Victory for Risperdal Plaintiffs

. By Jane Mundy

November was a good month for Risperdal gynecomastia plaintiffs, involving a multi-plaintiff case before a federal judge in St. Louis. And the only verdict that favored Johnson & Johnson in the Philadelphia Court of Common Pleas has been reversed.

In the Missouri Risperdal lawsuit, Johnson & Johnson asserted that the multi-plaintiff case was fraudulently joined due to a lack of personal jurisdiction. But a federal judge rejected the drug company’s assertions and has remanded the lawsuit to St. Louis Circuit Court. In his November 29 order, U.S. District Judge Ronnie White said that, “Defendants argue that the non-Missouri citizen plaintiffs are fraudulently joined with the Missouri plaintiffs because the out-of-state plaintiffs cannot establish personal jurisdiction under Missouri law. Courts in this district have consistently held that an alleged lack of personal jurisdiction does not establish fraudulent joinder.”

The 72 plaintiffs are residents of 24 states, including Missouri. According to the lawsuit, they all claim to have “suffered damages as a result of their use of the drug Risperdal in any of its forms, including Risperdal CONST A and/or Invega, which allegedly was designed, developed, tested, labeled, packaged, distributed, marketed, and sold throughout the United States by Defendants.” The order of remand is Case No. 4:17CV1254 RLW.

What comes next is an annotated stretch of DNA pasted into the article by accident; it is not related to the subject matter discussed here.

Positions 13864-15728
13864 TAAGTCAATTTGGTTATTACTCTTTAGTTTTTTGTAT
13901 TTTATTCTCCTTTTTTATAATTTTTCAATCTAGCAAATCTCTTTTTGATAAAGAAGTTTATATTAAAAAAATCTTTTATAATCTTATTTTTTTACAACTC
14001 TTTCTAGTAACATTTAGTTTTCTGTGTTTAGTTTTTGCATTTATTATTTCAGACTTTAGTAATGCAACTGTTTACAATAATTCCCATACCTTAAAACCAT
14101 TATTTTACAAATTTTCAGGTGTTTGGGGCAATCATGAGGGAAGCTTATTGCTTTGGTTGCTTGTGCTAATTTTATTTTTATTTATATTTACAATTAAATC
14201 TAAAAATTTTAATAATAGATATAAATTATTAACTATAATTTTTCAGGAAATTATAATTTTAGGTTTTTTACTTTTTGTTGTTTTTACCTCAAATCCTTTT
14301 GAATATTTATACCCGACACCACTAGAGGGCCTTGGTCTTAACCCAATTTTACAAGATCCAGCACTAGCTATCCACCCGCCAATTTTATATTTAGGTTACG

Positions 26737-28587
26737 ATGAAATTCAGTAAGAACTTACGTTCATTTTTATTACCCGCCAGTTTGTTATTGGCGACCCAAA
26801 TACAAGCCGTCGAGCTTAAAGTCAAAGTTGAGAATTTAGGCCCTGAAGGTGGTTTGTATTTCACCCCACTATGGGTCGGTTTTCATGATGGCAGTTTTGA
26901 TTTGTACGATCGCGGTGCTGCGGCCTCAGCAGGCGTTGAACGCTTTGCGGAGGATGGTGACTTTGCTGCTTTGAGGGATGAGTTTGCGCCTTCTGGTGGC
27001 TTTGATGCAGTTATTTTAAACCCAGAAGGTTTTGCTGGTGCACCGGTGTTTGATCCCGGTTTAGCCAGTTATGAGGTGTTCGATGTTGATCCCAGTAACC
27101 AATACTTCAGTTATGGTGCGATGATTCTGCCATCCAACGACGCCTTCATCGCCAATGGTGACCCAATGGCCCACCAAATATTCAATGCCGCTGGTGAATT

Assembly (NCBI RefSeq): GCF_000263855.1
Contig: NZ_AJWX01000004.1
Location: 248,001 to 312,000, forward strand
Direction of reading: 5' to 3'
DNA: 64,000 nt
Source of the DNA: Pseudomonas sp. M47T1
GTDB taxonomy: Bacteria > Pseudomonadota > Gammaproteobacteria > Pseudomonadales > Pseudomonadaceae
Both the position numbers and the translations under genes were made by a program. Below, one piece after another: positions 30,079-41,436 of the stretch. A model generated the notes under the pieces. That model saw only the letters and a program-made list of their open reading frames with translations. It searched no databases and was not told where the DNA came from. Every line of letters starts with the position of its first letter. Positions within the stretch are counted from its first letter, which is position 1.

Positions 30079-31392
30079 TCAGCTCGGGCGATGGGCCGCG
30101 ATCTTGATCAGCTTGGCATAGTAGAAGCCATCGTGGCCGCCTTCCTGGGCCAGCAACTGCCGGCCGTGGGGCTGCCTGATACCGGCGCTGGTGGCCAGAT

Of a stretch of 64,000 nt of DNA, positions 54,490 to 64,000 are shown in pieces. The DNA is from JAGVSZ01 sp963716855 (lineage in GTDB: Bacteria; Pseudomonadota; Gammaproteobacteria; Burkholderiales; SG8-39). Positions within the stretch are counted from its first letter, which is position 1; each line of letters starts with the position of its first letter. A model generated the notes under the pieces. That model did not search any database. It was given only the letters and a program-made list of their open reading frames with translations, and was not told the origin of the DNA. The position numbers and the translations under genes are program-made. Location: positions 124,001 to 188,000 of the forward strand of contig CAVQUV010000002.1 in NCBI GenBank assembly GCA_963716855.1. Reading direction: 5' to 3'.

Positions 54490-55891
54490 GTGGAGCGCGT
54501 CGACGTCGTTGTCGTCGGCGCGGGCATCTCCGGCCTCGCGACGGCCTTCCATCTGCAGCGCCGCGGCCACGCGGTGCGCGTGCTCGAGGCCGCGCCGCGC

“The court follows the approach taken by the district courts in the Eastern District of Missouri, holds that Plaintiffs’ claims are not fraudulently joined, and finds that complete diversity is absent,” explained Judge White.

Three judges on a panel of the Pennsylvania Superior Court reversed a case that concluded in March 2015, where jurors were unable to reach a decision that Risperdal had caused the Plaintiff's gynecomastia. But they did find that Johnson & Johnson and its Janssen Pharmaceuticals subsidiary had failed to properly warn patients and doctors that Risperdal may cause excessive male breast growth. The plaintiff was denied financial damages, but he will have another day in court.

Last month the three-judge panel found that the trial court had wrongly allowed a physician's assistant (who had treated the Plaintiff) to testify as an expert witness, and ordered a new trial limited to issues of causation and damages, according to the law firm Bernstein Liebhard LLP.

This was the only verdict that favored Johnson & Johnson in the mass tort program underway in the Philadelphia Court of Common Pleas. (Superior Court of Pennsylvania case 2451 EDA 2015). Over 6,000 Risperdal lawsuits have been centralized in this program, and the Pennsylvania Risperdal litigation has been ongoing since February 2015. To date, four juries awarded plaintiffs damages from $500,000 to $70 million. Johnson& Johnson and Janssen Pharmaceuticals, its subsidiary, have been granted summary judgment in a few other cases, and some cases were settled just before trial.

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